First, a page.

M. B's Story - Recovery from the Effects of Radiotherapy following Treatment for Throat Cancer
I am writing this to assist those who have received radiotherapy for throat cancer. It describes my experience of receiving this treatment and issues that arose for me during the recovery process.
Everyone's experience will be different as no two cancers will be identical and the area of the throat and the subsequent treatment will affect symptoms experienced. However, I hope that many of my experiences will be similar to others and that by detailing them, others in recovery can draw some reassurance that their experience is within expectations.
The main caveat to what follows is that I did not receive surgery to remove the cancer, which was on the back of my tongue, but only chemo and radiotherapy. Those who have undergone surgery may have some additional issues that I did not experience but I would think that much of what I experienced will be common to us all.
This documents the symptoms and issues that I experienced during and after my six-week course of radiotherapy finished and I hope some of my experiences may be helpful to others who have to go through a similar treatment regime.
The most important thing that I learned is that full recovery from the effects of radiotherapy to the mouth and throat takes years not months. For me, symptoms continued to improve for three or more years after treatment had finished although the pace of recovery is obviously faster in the early months. It is easy to get down by the slow pace of recovery but remember that things continue to get better for a very long time.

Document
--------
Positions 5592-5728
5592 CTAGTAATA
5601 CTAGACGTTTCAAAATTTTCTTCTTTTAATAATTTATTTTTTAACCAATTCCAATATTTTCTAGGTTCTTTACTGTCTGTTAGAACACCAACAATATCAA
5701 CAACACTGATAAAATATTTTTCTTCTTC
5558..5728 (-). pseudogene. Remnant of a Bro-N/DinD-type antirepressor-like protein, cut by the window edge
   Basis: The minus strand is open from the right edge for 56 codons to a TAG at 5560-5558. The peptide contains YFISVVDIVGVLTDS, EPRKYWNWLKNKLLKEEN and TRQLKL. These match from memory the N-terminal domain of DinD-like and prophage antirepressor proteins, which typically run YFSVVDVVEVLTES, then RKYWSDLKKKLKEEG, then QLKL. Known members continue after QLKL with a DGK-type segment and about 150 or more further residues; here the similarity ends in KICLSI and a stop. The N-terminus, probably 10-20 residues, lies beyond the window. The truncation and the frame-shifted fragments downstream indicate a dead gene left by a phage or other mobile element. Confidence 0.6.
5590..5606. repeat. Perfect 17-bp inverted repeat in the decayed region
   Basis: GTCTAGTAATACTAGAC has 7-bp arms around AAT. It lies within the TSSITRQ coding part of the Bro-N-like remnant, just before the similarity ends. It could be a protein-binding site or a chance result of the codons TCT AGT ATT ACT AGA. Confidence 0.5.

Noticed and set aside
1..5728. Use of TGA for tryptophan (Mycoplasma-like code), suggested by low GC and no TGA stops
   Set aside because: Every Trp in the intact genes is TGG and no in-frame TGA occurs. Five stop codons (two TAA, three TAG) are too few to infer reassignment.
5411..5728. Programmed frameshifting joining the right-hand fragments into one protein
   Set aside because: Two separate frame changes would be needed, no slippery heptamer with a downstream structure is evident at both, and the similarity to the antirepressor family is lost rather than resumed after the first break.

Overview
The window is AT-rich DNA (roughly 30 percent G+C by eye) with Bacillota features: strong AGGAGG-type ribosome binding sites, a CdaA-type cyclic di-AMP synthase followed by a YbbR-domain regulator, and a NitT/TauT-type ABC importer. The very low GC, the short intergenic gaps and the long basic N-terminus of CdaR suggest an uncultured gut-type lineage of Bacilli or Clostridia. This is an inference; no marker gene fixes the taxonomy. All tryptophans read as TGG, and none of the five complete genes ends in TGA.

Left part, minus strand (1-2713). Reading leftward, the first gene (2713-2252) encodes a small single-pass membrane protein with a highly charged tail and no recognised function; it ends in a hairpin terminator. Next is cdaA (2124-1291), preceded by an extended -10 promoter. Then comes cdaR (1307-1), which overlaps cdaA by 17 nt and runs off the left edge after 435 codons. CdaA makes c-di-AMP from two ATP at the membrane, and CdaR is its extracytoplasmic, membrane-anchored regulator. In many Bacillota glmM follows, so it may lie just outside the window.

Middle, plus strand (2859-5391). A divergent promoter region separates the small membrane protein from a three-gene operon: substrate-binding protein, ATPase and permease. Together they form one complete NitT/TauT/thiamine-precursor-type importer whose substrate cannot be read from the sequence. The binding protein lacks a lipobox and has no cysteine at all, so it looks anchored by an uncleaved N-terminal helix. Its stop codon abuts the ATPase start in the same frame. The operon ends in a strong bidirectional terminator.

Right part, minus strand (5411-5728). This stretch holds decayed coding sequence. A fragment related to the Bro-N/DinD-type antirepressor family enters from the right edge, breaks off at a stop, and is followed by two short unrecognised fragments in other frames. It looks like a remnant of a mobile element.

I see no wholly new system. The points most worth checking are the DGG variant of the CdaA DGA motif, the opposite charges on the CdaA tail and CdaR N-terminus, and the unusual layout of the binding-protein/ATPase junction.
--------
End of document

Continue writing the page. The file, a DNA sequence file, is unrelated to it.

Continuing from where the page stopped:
I am dividing my experiences into the following areas:
• Direct Radiation Effects and Consequences
• Energy Levels
1) Radiation Effects
The mouth, throat and neck are a complex area and it is not surprising that radiotherapy to this area produces many side-effects. I am going to address each of the following areas:
• Food reflux
• Dental care
• Mouth opening
• Skin breakdown
• Candida (Thrush)
Radiotherapy causes damage to the tongue resulting in changes to taste. Immediately after treatment, some foods taste relatively normal whereas others are plain and bland. The important thing is that as your tongue and mouth start the recovery from the radiotherapy, your taste will improve and vary. During my recovery, I often decided that I didn't like a food and avoided it for ages. However, when I eventually tried it again I found that my taste had changed and the food was much more satisfying. What I am really saying is that this is a changing situation and it is easy to develop rigid ideas of which foods work and which don't work for you. Keep trying new foods and going back to old ones – you will be surprised how things change over time.
The only food that has continued to be difficult is spicy foods. Initially, it was all spicy foods but I can now tolerate a mild to moderate levels of spice (eg a korma curry). The exception is chilli! Anything with even the smallest amount of chilli in it still makes my mouth burn.
I don't have to tell you how dry your mouth gets following the radiotherapy, especially noticeable at nights and when trying to eat anything dry. This will improve and I was still noticing changes more than two years later. Initially, I used to carry around a saliva replacement spray which I found helpful as well as the obligatory bottle of water. At night, I would also use the saliva replacement spray. In the early days, I also found Biotene Mouth Gel very helpful at night. Sips of water also make your mouth feel moister but as my recovery progressed, I found that the water seemed to wash away any small amounts of saliva that were being produced. I still have sips of water at night to keep my mouth from getting too dry.
Even when your saliva has recovered significantly, the quality of it may have changed. I find that although I do not notice my mouth being dry during the day (I still often find dryness a problem at night), the saliva does not have the lubrication properties that it had prior to treatment. This results in food sticking to your teeth much more when eating and the tendency to bite one's cheek or lips whilst eating. This can be avoided to an extent by eating your food more slowly and focusing on eating more carefully.